"Amerindian Memory and Native Resistance in Francophone Caribbean Literature" uncovers the ways in which questions of indigeneity have shaped Francophone Caribbean literature. I argue that thinkers, writers, and creators explore indigeneity through works of fiction, youth literature, ethnographic texts, petroglyphs, and sculptures. Amerindian figures, whether appearing in historical accounts or in contemporary renditions, convey a message of resistance against oppressive groups and project their memory onto the ensuing generations who will write their story. Jean Métellus' Anacaona (1986) and Edwidge Danticat's Anacaona, Golden Flower (2005) illustrate the authors' interest in fostering the memory of Haiti's first great icon. Recreating the region's fractured history unavoidably and necessarily blurs the Amerindian past with that of those who endured the Middle Passage and were then forced to call the islands home. I trace the ways in which Caribbean communities have defined self and other and argue that literary, political, and aesthetic movements such as Indigénisme, Antillanité, and Créolité aid in the cultivation of nativity. I analyze Jacques Roumain's Gouverneurs de la rosée (1944) along with his Contribution à l'étude de l'éthnobotanique précolombienne des Grandes Antilles (1942), Patrick Chamoiseau's Solibo magnifique (1988) and Raphaël Confiant's Ravines du devant-jour (1993) with their Éloge de la Créolité (1989) as well as Édouard Glissant's Discours antillais (1981) and Maryse Condé's Traversée de la mangrove (1989). Traces of the Caribbean's pre-conquest and colonial periods play a decisive role in the memory of the community's past. I examine the tenuous nature of Guadeloupe's petroglyphs and physical remains in slave cemeteries, and their mediation via museums and official observations. The commemoration of clandestine events further problematizes my discussion of spatial memory, which also includes the "Cap 110 Mémoire et Fraternité" memorial in Martinique and M. NourbeSe Philip's Zong! (2008). This dissertation posits indigeneity as the driving force behind literary and cultural productions in Francophone Guadeloupe, Haiti, and Martinique.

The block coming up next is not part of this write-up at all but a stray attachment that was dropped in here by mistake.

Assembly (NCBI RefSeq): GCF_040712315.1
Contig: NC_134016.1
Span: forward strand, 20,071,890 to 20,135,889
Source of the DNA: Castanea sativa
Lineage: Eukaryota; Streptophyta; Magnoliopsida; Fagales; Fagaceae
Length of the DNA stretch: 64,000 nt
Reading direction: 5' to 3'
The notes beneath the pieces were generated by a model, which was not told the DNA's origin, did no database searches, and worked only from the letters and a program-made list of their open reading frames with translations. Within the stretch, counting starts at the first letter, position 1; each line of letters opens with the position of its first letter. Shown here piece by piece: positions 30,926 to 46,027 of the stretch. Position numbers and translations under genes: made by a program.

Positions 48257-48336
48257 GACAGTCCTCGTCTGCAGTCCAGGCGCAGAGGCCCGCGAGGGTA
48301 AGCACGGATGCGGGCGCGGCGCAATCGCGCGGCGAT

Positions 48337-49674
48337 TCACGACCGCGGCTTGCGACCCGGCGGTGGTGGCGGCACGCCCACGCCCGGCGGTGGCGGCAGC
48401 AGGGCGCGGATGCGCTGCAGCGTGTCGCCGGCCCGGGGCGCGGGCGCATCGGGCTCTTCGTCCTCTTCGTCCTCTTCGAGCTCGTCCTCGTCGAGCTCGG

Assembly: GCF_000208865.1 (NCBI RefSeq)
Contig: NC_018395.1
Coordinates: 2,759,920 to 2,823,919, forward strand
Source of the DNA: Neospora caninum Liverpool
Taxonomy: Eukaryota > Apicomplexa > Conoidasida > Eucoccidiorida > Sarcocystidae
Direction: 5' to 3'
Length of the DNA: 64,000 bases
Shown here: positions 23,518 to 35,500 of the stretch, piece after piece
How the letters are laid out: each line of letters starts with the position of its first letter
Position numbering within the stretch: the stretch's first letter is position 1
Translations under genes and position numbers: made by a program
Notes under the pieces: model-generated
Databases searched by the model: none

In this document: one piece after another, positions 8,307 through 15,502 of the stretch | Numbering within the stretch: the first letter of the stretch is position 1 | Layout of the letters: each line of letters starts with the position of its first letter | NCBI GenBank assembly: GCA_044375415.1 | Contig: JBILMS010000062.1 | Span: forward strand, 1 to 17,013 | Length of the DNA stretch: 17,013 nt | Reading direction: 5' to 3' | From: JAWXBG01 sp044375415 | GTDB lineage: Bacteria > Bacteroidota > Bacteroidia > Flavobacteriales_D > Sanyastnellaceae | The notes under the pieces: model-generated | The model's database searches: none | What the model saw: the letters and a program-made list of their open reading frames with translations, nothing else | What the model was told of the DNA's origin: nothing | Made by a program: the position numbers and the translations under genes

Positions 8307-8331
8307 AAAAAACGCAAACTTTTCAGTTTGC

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About this Dissertation
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